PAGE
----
- While in custody on sex-trafficking charges, Ghislaine Maxwell is being made to wear paper clothes.
- Maxwell, who faces charges related to the grooming and sexual abuse of young girls, was arrested last week in New Hampshire.
- Worried that Maxwell may commit suicide, federal officials removed her bedsheets and required her to wear paper clothes while being held at a Brooklyn detention center.
- Maxwell's longtime partner, Jeffrey Epstein, died by suicide in a federal jail in New York last August.
- Visit Business Insider's homepage for more stories.
LITTLE ROCK, Ark. (AP) — Federal officials were so worried Jeffrey Epstein's longtime confidante Ghislaine Maxwell might take her own life after her arrest that they took away her clothes and sheets and made her wear paper attire while in custody, an official familiar with the matter told The Associated Press.
The steps to ensure Maxwell's safety while she's locked up at a federal jail in New York City extend far beyond the measures federal officials took when they first arrested her in New Hampshire last week.
The Justice Department has implemented additional safety protocols and federal officials, outside of the Bureau of Prisons, have been specifically tasked with ensuring there's adequate protection and the prisons protocols are being followed, the official said. The protections are in case she harms herself, and in case other inmates wish to harm her.
The concern comes in part because Epstein, 66, killed himself in a federal jail in Manhattan last summer while in custody on sex trafficking charges. The Bureau of Prisons has been the subject of intense scrutiny and conspiracy theories since then, with staff shakeups and leadership changes. Attorney General William Barr said his death was the result of the "perfect storm of screw ups."
Maxwell was sent to the Metropolitan Detention Center in Brooklyn, over the Brooklyn Bridge from where Epstein was held.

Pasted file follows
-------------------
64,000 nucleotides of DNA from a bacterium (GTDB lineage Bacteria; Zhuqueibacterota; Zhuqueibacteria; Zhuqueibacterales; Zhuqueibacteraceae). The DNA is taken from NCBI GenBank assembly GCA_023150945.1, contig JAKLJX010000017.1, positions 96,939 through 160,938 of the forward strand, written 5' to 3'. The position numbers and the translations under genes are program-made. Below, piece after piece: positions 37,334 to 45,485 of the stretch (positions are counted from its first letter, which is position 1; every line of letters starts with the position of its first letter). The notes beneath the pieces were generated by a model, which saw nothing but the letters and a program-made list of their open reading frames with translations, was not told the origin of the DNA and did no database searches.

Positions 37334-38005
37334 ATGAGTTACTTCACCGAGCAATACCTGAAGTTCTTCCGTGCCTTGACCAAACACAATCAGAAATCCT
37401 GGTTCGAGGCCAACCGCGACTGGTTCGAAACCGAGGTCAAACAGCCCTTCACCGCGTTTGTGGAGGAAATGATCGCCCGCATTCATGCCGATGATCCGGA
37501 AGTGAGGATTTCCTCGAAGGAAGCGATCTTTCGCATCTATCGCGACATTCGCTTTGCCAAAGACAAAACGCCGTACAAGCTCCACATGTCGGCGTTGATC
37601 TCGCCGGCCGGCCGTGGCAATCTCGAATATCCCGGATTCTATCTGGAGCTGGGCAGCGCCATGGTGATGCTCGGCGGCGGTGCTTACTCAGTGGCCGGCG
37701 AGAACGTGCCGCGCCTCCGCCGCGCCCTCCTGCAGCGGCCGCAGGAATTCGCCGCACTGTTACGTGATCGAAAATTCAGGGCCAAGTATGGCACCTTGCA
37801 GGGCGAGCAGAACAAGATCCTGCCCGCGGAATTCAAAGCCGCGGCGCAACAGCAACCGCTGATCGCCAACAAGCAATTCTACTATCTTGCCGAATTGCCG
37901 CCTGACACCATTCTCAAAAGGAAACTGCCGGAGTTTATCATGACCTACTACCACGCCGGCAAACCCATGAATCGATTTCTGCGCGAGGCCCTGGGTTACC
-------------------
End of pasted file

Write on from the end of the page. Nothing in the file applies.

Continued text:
The other protocols put in place for Maxwell's confinement include ensuring that she has a roommate in her cell, is monitored and making sure someone is always with her while she's behind bars, the official said.
The official could not discuss the ongoing investigation publicly and spoke to The Associated Press on condition of anonymity.
Maxwell was arrested last Thursday on charges she helped lure at least three girls — one as young as 14 — to be sexually abused by Epstein, who was accused of victimizing dozens of girls and women over many years.
Maxwell, the daughter of the late British publishing magnate Robert Maxwell, was the former girlfriend and longtime close associate of Epstein. She is accused of facilitating his crimes and on some occasions joined him in sexually abusing the girls, according to the indictment against her. Several Epstein victims have described Maxwell as his chief enabler, recruiting and grooming young girls for abuse. She has denied wrongdoing and called claims against her "absolute rubbish."
Maxwell was arrested by a team of federal agents last week at a $1 million estate she had purchased in New Hampshire. The investigators had been keeping an eye on Maxwell and knew she had been hiding out in various locations in New England.
She had switched her email address, ordered packages under someone else's name and registered at least one new phone number under an alias "G Max," prosecutors have said.
When the agents swooped in to arrest her, they weren't sure that she was even at the home, the official said. Some of the investigators believed she may have already fled from the United States in order to avoid prosecution, the official added.
After her arrest, Maxwell was put into the custody of the U.S. Marshals Service, which utilized a series of suicide-prevention protocols, including taking away her sheets, as well as other safety measures, fearing a repeat of what happened with Epstein.
The Bureau of Prisons been plagued for years by serious misconduct, violence and staffing shortages so severe that guards often work overtime day after day or are forced to work mandatory double shifts and has struggled recently with an exploding number of coronavirus cases in prisons across the U.S.
Source: Read Full Article